• Thurrock Council in Essex is seeking “to appoint a Consultant who will work as Project Manager with Adult Social Care and Health staff to develop an Assistive Technology Strategy and support implementation of the strategy.” The contract is valued at £25-50,000. Interest must be registered by 28 July at the Council’s Delta eSourcing page. On the Council page there is additional information in a summary of the Council’s of the Careline service and a resolution to expand/upgrade assistive technology for local users. 

Not registered as a tender yet is a plan by Hertfordshire County Council to bring wearables such as activity trackers and software-enabled clothing into the homes of at-risk local adults, plus online systems for video-link calls, scheduling messages and reminders for people to take their medication and connect with families. This article in the Watford Observer tells some of the story but the page on the Hertfordshire blog is oddly missing–however, captured by the sharp-eyed Ms. Woodman here. They advise monitoring the Herts County Council on social media–right now they are burning up Twitter @hertscc on the alphabet countdown to potholes and fire safety tips from Reqs the Fire Dog!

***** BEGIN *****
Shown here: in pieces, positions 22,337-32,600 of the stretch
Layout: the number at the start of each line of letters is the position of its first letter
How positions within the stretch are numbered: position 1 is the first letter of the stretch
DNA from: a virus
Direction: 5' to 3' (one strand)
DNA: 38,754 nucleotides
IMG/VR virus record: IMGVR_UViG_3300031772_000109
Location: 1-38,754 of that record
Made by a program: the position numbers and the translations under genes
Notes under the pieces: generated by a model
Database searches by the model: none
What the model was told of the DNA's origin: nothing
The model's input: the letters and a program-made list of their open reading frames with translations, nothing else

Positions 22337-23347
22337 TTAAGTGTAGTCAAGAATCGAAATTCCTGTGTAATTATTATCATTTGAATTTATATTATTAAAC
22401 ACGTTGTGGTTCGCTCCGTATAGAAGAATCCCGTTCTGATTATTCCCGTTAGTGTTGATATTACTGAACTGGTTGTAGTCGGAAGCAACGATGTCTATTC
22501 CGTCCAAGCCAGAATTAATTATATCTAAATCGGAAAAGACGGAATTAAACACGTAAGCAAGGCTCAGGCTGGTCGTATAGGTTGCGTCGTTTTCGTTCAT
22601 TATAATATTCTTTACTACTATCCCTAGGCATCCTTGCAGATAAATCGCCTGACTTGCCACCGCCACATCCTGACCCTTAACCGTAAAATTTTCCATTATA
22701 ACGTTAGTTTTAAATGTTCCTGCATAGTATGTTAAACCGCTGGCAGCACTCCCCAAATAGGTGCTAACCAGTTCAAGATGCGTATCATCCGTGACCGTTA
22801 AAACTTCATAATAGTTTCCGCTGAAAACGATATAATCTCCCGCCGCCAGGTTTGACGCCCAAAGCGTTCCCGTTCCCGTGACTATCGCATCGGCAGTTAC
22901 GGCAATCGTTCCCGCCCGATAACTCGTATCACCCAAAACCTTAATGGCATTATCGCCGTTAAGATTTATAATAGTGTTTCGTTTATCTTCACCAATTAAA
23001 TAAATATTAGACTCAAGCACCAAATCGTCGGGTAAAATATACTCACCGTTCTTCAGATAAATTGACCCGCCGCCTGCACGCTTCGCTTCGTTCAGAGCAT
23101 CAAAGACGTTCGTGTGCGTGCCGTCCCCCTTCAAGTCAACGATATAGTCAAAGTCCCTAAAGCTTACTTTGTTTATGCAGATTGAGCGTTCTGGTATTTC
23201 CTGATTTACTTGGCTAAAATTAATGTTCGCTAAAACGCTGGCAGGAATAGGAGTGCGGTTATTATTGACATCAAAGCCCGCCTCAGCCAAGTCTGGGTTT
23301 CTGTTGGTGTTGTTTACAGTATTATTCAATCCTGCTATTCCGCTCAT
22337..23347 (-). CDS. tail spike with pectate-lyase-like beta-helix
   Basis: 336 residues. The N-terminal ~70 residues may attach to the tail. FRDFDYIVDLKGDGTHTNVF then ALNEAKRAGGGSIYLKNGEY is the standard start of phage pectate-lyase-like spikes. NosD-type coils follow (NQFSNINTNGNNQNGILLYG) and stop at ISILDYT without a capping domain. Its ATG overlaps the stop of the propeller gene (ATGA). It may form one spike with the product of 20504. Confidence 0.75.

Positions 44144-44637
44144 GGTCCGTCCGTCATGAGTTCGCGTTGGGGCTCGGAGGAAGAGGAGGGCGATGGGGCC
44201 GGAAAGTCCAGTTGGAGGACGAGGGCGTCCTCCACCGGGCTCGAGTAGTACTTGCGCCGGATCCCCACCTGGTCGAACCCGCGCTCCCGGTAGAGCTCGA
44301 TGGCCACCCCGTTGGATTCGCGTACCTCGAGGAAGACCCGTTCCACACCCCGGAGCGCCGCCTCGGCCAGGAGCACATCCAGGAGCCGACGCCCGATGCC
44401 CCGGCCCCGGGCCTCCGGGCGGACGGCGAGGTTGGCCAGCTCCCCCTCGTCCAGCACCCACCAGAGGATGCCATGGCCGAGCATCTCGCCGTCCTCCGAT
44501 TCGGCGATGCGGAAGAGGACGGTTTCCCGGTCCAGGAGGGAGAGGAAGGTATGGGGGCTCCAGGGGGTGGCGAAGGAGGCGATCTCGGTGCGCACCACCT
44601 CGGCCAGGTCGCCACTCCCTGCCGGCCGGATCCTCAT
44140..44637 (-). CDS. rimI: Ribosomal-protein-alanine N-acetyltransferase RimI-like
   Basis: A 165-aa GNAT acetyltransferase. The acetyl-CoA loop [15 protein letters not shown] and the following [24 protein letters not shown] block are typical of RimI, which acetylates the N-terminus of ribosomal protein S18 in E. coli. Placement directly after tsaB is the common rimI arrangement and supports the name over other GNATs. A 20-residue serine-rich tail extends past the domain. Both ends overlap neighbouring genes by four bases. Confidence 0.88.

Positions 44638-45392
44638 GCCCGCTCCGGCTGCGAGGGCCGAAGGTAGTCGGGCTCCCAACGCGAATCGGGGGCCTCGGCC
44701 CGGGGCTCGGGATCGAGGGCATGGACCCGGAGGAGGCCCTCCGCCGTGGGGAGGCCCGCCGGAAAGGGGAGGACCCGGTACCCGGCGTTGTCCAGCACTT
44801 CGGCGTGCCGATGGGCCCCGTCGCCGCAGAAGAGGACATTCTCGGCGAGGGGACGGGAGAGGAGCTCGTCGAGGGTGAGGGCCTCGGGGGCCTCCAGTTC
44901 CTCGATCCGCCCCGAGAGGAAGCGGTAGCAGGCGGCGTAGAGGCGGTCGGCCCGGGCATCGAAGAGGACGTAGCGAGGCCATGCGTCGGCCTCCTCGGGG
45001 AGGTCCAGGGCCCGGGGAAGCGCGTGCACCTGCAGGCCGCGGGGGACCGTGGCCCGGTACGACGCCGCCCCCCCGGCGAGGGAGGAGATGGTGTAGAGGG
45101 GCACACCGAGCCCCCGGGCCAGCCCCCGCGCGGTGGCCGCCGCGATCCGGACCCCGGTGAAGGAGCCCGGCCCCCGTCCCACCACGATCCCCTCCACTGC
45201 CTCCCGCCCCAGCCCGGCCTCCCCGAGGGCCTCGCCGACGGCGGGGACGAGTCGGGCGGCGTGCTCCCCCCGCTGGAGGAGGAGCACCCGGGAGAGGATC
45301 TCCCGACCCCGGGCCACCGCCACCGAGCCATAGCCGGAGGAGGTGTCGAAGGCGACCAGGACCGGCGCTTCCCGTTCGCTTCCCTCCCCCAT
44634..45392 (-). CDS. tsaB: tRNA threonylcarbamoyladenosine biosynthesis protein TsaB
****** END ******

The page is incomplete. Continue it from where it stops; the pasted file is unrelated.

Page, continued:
Tender Alert: Scotland Excel, Leeds, London/Manchester, Thurrock

Our Eye on Tenders, Susanne Woodman of BRE, has a new batch for your telehealth business consideration. (Thank you, Susanne!)

  • Scotland Excel: A Prior Information Notice (PIN) for suppliers of “digital dispersed alarm units that communicate information digitally between alarm unit and alarm centre”. They are invited to note interest to Scotland Excel and to demonstrate what digital equipment they can currently offer, including any relevant peripherals, such as alarm triggers. The estimated date for the contract notice is February 2018. More information on Public Contracts Scotland.
  • Leeds City Council: A £400k contract for telecare equipment is on offer for North East, Yorkshire and The Humber. This includes alarm units, fall detection, pendants, multiple sensors, and more. It is a 12 month framework with approval obtained to re-procure for the following two subsequent years, expiring 31st March 2020. Submit by 17 July. More information on Gov.UK.
  • General Medical Council, North West (Manchester) and London: An unusual tender for research comparing UK health regulators to counterparts in overseas countries (i.e. Canada, US, Australia, New Zealand or European member states). This covers the regulation of doctors, other healthcare providers (e.g. pharmacists) and healthcare services. Submit by 17 July. More information on Gov.UK.
  • Thurrock Council: This is for community alarm telecare monitoring and administration platforms, with all associated hardware required. Value stated is £100k – £500k, and contract ends 31 July 2021. Submit by 17 July. More information on Gov.UK.